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Reptiles Rock --- and so do minerals! Learn why they are the BEEZ NEEZ for your bioactive terrarium

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Reptiles Rock --- and so do minerals! Learn why they are the BEEZ NEEZ for your bioactive terrarium

Reptiles Rock --- and so do minerals! Learn why they are the BEEZ NEEZ for your bioactive terrarium

The Bio Dude

 Minerals play an extremely important role with many reptiles and amphibians in the wild. With reptiles and amphibians being cold blooded, they need the ambient temperature of their environment to regulate their internal body temperature. In the wild, many reptiles will use rocks to bask, blend in for ambush predator purposes or to create  microclimates within their ecosystem. Rocks also play a very large role with putting lost elements back into your bioactive substrate when enclosed in a terrarium. Rocks not only can create great basking spots, they also have many other beneficial roles with your pets well-being in a captive environment. This article will cover how rocks are helpful and how your pets will love having them in their enclosures.

In a captive setting, it is very important for us as keepers to closely replicate your reptiles natural environment as accurately as possible. Many terrestrial reptiles such as Bearded Dragons will quickly relish a rock hotspot. Rocks do many things with heat. They not only absorb heat and retain it inside the overall structure (some rocks retain heat much better than others) but can also be stacked, buried or placed strategically in the terrarium for advanced microclimates within the tank itself. With your cryptic colored reptiles many of them will use their unique color adaption to blend perfectly into the rocks, attempting to remain unseen. A great example of this in the wild is a Chuckwalla or Desert Iguana. Their cryptic coloration( Browns, Grays, Blacks etc) are used to blend their bodies into their surrounding biome (rocks, sand, smaller biomass items) to prevent predation and for hunting and and basking purposes.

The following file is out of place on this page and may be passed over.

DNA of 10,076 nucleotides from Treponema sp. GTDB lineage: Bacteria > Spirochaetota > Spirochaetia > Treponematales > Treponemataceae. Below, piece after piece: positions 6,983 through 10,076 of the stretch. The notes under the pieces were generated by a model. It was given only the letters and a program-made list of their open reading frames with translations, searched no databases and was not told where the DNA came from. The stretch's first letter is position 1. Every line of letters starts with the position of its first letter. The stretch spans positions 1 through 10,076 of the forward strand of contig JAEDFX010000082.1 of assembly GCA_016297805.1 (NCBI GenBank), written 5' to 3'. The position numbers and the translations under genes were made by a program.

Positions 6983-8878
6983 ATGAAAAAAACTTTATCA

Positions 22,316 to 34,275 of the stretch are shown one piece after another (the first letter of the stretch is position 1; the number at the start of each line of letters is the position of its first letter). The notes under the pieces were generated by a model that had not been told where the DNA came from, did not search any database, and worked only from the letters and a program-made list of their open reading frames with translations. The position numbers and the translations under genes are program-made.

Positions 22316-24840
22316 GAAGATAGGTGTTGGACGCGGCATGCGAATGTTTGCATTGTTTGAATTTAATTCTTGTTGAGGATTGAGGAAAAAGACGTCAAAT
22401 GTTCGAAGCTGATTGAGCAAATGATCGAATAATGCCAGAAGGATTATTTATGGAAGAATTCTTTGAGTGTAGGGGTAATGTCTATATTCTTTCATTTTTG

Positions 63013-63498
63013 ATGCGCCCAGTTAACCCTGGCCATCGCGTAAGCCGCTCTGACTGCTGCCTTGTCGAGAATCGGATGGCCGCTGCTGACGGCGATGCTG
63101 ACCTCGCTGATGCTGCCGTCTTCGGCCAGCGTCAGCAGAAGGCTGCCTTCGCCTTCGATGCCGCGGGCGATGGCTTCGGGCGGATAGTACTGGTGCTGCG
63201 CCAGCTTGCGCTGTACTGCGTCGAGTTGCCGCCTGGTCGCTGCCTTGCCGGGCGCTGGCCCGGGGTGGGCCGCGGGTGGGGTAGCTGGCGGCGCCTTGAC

When using rocks as a basking spot it is important to ensure the surface area does not get too hot for the reptile. Placing a rock at least 6-8” under any basking spot should create the surface heat you require + whatever hotspot you require. When testing your temperatures, a tempgun or the Dude’s thermometer/hygrometer can be used.  As your rock absorbs the heat, it will not only dissipate the heat into any surrounding open air spaces, but will also leech heat into your bioactive substrate. This not only can help with creating microclimates under the sections of rock, it will give your herps some options for when it comes to thermoregulating zones. Blue Tongue Skinks, Leopard Geckos and Bearded Dragons absolutely love using flat rocks as their basking area, which is easily achieved in your terrarium.